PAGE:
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Discussion Starter #1 (Edited)
Well, I got the 454 Alaskan. Still have yet to compare it with my .44 .4.2" Redhawk. Shot a few cylinders of Hornady 300 gr XTP Mag bullets through it, along with some Hornady cowboy 45 colts.

The cowboy loads felt great. Even more of a pleasure to shoot than my .44 Alaskan that I traded in a while back.

The 454's were absolute murder.

Not that I was surprised by that. I was wondering what y'all think about Magna Ports? The folks at Magna Port install two ports on each side of the 454 Alaskan. They said they've done tons of these jobs.

Anyone fire an Alaskan with ports installed? I understand that ports on a 454 would be much more noticeable than on a .44. I never even thought of installing ports on my .44 Alaskan. It handled heavy buffalo bore rounds, no problema. But a 454 seems worth considering the idea of having Magna Port install the usual package (2 ports on each side of the barrel). I've seen the way they look and Magna Port seems to machine them to look the most professional, pretty much as if they were factory-issued.

I bought the 454 Alaskan because I know the shorter muzzle on the Alaskan really cuts down the power a great deal. (I have a 44 Super Redhawk in 7.5" barrel and would not want a 454. The .44 is plenty of power for me with a barrel that long.) Having that extra umph in a 2.5" barrel is not a bad idea in Griz country. Plus the shorter barrel is a dream to carry on your hip, especially when getting in and out of a vehicle a few times. In a pinch situation with a griz or even a smaller bear, the 454 would be my choice. I do vacation in Alaska from time to time, so it's not a bad idea to have the extra power. There are also Grizzlies in some parts of Eastern Oregon near the Hells Canyon region of the state.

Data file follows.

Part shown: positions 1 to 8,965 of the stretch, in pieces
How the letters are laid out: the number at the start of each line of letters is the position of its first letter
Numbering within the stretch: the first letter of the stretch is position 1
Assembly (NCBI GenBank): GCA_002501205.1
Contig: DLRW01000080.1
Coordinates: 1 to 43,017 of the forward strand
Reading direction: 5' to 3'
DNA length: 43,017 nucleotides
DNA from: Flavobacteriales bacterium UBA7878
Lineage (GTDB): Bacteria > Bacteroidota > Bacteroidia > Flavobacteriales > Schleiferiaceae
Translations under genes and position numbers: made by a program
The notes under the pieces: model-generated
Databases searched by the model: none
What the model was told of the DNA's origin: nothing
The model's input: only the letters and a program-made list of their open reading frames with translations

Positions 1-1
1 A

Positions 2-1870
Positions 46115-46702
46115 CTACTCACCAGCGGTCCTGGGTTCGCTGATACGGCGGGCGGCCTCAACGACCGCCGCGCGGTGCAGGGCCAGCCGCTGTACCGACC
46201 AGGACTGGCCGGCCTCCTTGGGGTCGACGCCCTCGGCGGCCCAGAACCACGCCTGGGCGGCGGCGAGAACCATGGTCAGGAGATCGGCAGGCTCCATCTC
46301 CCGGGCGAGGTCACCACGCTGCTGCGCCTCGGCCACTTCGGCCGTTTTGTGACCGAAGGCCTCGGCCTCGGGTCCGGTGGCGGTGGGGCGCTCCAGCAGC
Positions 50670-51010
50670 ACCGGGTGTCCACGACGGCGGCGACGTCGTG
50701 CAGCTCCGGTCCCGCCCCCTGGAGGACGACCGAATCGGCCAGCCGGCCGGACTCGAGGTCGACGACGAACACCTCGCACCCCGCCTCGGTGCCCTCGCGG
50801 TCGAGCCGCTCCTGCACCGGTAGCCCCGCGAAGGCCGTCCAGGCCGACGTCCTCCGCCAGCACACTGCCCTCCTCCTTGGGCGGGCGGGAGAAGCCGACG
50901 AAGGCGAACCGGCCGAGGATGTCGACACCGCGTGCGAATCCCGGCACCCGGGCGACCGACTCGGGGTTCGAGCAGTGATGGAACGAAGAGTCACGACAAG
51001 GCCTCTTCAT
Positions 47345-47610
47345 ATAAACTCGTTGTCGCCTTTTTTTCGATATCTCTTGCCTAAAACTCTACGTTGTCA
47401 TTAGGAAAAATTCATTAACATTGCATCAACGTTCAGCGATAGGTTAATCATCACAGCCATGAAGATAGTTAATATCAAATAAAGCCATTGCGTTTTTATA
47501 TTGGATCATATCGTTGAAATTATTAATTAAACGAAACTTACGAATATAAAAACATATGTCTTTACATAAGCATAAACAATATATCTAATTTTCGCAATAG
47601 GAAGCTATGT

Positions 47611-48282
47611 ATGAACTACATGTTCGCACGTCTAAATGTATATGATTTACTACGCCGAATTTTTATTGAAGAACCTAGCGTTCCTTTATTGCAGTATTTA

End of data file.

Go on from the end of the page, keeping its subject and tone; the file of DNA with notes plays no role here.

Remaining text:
Any thoughts on porting a Ruger Alaskan 454?
 

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I wouldn't recommend porting it. Casulls already produce a lot of muzzle blast and noise, and in the Alaskan it is exagerated due to the short barrel. You will only compound this with the porting. If the recoil bothers you, I would recommend milder loads, and here lies the rub. All factory .454 ammo is loaded hot. You can either start handloading (which I highly recommend) or you can feed it .45 Colt ammo which is normally quite anemic to accomodate all of the old .45 Colts out there that cannot handle higher pressure loads. I think handloading is the answer. You don't have to run the .454 hot for it to work. The biggest advantage the Casull has over the .44 mag is diameter -- it makes a bigger hole period. Buffalo Bore, Double Tap ammo, and Grizzly all offer hot .45 Colt ammo that is quite a bit milder than their Casull ammo.
 

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As stated, reloading would be the best solution. For same $$$ you could get a reloading kit and use the .454 factory stuff from Buffalo Bore when you are on vacation in Alaska. Otherwise, you could use a reasonable .454 reload that suits you and your gun.
 

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I wouldn't recommend porting it. Casulls already produce a lot of muzzle blast and noise, and in the Alaskan it is exagerated due to the short barrel.
Just the thought makes my ears ring (even worse than they do all the time :(. At one point I was ready to buy one of the 5 shot Taurus .44's with a ported barrel, and a friend offered to let me put a couple through his. Two shots were enough, and they were't even very hot loads.